That’s several hundred thousand dollars in campaign contributions right there--and at least some of it explicitly connected to McCain’s willingness to confront Iran in the future. But there are other Republicans (like Giuliani) who are also willing to confront Iran; what in McCain’s background might have attracted this particular group of Jewish nationalists to his campaign?

‘For years, McCain, who has been calling for more American troops to be sent to Iraq, has developed strong ties with neoconservatives in Washington, sharing their hawkish voices on several key fronts. In recent weeks, McCain has been signaling that an attention to Jewish issues will remain on his agenda as his campaign moves forward.’

So McCain was instrumental in partnering with the neocons to embroil America in the disastrous Iraq war, and he has signaled he’s willing to continue the pursuit of “Jewish issues” at the expense of American ones. But just what does this entail?

‘In a December 10 address at Yeshiva University, McCain said that withdrawing American troops from Iraq precipitously “is to risk catastrophe,” leading to the possibility of a failed state in a strategic region. He also defended America’s larger strategy of promoting democracy in the Middle East.’

And so there, in a nutshell, you have it. The chain of events couldn’t be more obvious: McCain taps into wealthy Jewish nationalists for campaign support and contributions and in return agrees to continue sacrificing the lives of American soldiers in Iraq on behalf of Greater Israel; if he gets elected president, he will be expected to do the same in Iran--again at the behest of Israel, and again under the guise of promoting Mideast democracy.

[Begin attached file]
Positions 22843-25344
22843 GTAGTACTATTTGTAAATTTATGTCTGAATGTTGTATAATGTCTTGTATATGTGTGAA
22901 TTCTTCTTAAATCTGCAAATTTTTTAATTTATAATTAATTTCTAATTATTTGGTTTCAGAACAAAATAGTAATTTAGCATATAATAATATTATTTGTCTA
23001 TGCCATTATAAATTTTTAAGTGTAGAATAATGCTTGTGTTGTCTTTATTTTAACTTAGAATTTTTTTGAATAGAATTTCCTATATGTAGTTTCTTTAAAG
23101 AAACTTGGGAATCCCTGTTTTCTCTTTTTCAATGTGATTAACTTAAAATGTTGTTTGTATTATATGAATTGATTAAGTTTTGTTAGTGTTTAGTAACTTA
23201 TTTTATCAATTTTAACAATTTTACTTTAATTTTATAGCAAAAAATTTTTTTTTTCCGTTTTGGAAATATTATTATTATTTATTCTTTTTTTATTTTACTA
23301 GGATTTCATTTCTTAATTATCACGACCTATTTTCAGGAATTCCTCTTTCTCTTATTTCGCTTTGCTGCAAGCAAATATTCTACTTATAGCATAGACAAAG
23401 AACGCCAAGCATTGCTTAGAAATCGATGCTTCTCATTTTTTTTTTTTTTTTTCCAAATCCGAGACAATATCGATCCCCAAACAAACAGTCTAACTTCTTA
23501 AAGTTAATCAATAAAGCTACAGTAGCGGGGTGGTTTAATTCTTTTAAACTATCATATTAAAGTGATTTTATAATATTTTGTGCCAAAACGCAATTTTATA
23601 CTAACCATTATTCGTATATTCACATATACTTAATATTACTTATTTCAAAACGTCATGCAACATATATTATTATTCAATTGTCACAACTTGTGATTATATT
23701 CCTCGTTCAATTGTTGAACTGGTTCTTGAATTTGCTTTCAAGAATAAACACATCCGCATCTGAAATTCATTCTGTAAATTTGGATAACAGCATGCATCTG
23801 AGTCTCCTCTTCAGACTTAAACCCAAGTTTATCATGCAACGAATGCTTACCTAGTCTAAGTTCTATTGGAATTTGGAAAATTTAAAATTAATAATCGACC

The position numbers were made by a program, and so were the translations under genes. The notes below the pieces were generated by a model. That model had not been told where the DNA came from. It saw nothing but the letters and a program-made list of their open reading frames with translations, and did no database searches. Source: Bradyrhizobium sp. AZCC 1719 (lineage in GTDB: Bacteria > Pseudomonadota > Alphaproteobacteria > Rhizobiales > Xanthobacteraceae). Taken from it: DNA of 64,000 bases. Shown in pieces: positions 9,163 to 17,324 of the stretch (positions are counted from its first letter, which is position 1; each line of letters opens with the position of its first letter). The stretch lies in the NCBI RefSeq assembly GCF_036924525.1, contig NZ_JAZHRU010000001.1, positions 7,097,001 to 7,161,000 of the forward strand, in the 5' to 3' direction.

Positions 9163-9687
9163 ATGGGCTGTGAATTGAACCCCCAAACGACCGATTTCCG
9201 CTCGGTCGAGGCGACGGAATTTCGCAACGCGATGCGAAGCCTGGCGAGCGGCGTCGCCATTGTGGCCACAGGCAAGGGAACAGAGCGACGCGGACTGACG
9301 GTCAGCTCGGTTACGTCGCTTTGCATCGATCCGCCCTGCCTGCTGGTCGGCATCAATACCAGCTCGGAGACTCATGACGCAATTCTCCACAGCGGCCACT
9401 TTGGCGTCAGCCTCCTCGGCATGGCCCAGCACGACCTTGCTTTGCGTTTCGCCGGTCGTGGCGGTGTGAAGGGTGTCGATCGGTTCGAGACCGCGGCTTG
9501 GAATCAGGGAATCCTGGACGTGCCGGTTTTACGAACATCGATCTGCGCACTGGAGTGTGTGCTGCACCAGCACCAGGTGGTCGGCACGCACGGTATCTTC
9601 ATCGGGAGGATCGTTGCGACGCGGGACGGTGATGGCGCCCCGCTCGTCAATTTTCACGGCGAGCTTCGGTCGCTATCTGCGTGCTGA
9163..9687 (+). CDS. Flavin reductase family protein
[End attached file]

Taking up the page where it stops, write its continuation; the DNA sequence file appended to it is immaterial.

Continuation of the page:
And after that, Syria? Lebanon? Palestine? It all depends on where the latest “Jewish issues” lead him.

Now multiply McCain’s experience by hundreds of members of Congress, including Hillary Clinton, throw in campaign contributions from oil companies and military contractors who also profit from dead American soldiers in the Middle East, and in the end you get the real reasons the Democrats and Republicans refuse bring the troops home from Iraq.

As far as “moneymen” go, it’s not a bad bargain for 30 pieces of silver.

Chris Moore is publisher of